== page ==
Fire and Rescue Department deputy director-general Datuk Wan Mohd Nor Ibrahim said many graduates only submitted their PMR and SPM qualifications when applying to become firemen, a job only requiring a PMR certificate.So, from this little piece of evidence, is it true that degrees today are "worthless scraps of paper" sufficient only to qualify one for low-paying jobs?
“I think many of the graduates may not want to reveal their tertiary education background until they have joined the department after completing their basic four-and-a-half months' training. Most of them are worried that their applications may be rejected if they reveal their educational background in their application forms,” he said, adding that this year some 23,250 applications were received for 533 vacancies for firemen.
Well, of course not, at least not totally true anyway. I will hazard a guess that these candidates who were desperate enough to apply for the above positions were not sufficiently qualified in their fields of study, and hence their difficulty in being able to secure a position in their preferred choices. The reasons could be many, and I've discussed some of them in my previous posts here, here and here.
However, I will attribute this to a direct result of the lowering of standards in the local universities in order to meet the application and political demands of the country, as well as the inability to attract sufficient quality lecturers and tutors to all the mushrooming universities and colleges (private and public) in the country.
- Firstly, it has become too "easy" to enter a university in Malaysia. Many of the students who entered the local universities would have SPM aggregates in excess of 25 (that an average of 6 B4s or C5s for the best 6 SPM subjects) and STPM grades (or equivalent) of 2Ds (or worse). Putting it bluntly, the theory is simple - barring exceptions, you will get rubbish in, rubbish out. There is a large pool of students who should not have been admitted into unversities, in our local universities - when that happens, the standard drops.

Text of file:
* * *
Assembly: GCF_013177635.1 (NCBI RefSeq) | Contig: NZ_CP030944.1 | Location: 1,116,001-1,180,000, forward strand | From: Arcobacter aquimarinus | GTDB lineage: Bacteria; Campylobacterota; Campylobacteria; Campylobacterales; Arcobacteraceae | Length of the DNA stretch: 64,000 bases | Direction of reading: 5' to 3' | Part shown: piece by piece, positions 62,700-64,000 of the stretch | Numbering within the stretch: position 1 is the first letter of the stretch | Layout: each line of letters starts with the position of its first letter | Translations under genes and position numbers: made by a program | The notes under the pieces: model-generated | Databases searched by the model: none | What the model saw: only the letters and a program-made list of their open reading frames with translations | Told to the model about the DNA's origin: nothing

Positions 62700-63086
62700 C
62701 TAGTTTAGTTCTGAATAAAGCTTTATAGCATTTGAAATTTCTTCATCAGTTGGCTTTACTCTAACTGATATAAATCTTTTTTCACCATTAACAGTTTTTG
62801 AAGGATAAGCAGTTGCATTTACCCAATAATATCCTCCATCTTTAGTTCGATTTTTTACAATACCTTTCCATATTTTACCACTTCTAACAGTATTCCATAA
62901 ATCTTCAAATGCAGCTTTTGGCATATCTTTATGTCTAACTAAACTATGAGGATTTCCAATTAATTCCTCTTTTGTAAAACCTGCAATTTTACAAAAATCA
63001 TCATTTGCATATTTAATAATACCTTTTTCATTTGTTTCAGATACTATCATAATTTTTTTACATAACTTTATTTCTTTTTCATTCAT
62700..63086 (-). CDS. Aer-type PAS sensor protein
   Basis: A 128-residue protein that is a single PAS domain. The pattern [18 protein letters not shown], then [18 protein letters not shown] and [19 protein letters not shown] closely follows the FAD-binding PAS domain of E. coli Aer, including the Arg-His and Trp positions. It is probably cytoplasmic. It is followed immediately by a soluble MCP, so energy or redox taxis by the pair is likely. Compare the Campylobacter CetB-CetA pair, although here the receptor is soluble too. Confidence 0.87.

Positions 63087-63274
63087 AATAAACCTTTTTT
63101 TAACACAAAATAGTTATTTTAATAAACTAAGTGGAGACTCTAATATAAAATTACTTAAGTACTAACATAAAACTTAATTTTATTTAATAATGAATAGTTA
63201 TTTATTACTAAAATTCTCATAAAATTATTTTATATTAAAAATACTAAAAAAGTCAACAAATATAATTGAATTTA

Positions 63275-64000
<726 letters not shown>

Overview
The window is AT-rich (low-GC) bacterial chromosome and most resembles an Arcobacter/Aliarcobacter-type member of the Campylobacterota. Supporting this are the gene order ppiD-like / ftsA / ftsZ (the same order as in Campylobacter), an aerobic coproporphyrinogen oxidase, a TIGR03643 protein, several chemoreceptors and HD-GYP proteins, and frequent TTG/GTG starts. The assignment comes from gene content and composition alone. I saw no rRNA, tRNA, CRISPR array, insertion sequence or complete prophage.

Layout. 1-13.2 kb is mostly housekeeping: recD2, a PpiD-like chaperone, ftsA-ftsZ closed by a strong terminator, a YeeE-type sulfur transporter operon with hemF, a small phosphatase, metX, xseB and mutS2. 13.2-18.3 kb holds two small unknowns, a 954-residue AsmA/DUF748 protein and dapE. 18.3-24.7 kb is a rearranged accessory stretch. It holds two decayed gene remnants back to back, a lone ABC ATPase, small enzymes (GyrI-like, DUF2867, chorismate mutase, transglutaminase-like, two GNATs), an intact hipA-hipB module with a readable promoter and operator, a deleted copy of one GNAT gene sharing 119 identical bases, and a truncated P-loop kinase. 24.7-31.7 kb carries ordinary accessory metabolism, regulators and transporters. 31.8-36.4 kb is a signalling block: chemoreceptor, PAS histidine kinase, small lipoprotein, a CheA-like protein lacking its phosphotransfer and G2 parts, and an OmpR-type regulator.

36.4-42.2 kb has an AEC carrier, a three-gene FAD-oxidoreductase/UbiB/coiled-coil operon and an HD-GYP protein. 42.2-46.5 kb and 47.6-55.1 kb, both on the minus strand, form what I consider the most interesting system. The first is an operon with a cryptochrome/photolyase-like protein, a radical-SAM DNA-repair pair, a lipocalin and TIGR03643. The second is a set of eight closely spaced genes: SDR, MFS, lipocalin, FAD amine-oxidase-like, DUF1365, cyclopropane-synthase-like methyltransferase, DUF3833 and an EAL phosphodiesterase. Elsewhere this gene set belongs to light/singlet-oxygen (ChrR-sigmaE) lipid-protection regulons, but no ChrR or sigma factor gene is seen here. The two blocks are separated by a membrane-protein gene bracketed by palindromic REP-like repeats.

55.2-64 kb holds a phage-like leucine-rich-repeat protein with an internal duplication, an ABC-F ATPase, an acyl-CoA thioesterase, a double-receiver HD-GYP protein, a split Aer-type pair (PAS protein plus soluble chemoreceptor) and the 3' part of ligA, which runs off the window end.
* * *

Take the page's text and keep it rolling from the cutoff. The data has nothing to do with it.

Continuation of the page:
- Secondly, the universities are then put in a bind - they can't possibly fail all these students, can they? That wouldn't be the politically correct thing to do. Hence as a results, the standards to "pass" and obtain their degrees are intentionally or unintentionally lowered, in order to enable many of these candidates to graduate from the university.
In my case, where I have stringent requirements for strong programming foundations for my application developers, I'm forced to largely recruit computer science graduates from the top 5-6 local universities with CGPA scores above 3.3 (out of 4.0) to ensure that I get quality. For some of my maintenance and support staff, I will recruit those above a score of 3.0. For those with CGPA between 2.0-2.6 (or worse), these candidates should never have taken up the Computer Science degree - because I really don't think they learnt anything much during their 3-4 year courses.
It will really be too inaccurate to attempt to generalise the measure the value of "degrees" today. There are indeed many factors involved - particularly the quality of the institution attended and the grades obtained. If you are a first class honours graduate from University Malaya - I will more likely than not, snap you up immediately, while you are likely to be immediately rejected if you have a second class lower degree from say, TAR College.
It is worth ABSOLUTELY nothing. But then againk, thats what happens when graduats are as common as say Open Burning?
I wrote a snippet on a funny experience my lecturer highlighted to our masters class the other day.
it here, http://alanbates.blogspot.com/2005/08/brilliant-graduates.html
if u are interested.
Well what about a UTAR graduate with Computer Science major? What is your consideration for a UTAR CS graduate with 3.0 out of 4?
[ps: I am still a freshman in UTAR worrying about the future of my career choice-have I made the right decision...:)]
Tony is right. Anything below a 3.0 is terrible, especially if you enrolled in a private college. It's not difficult to get over 3.0 for a course that has to do with a lot of "hands on learning."
Hi there. I am an avid reader of your entries, and found much truth in most of them.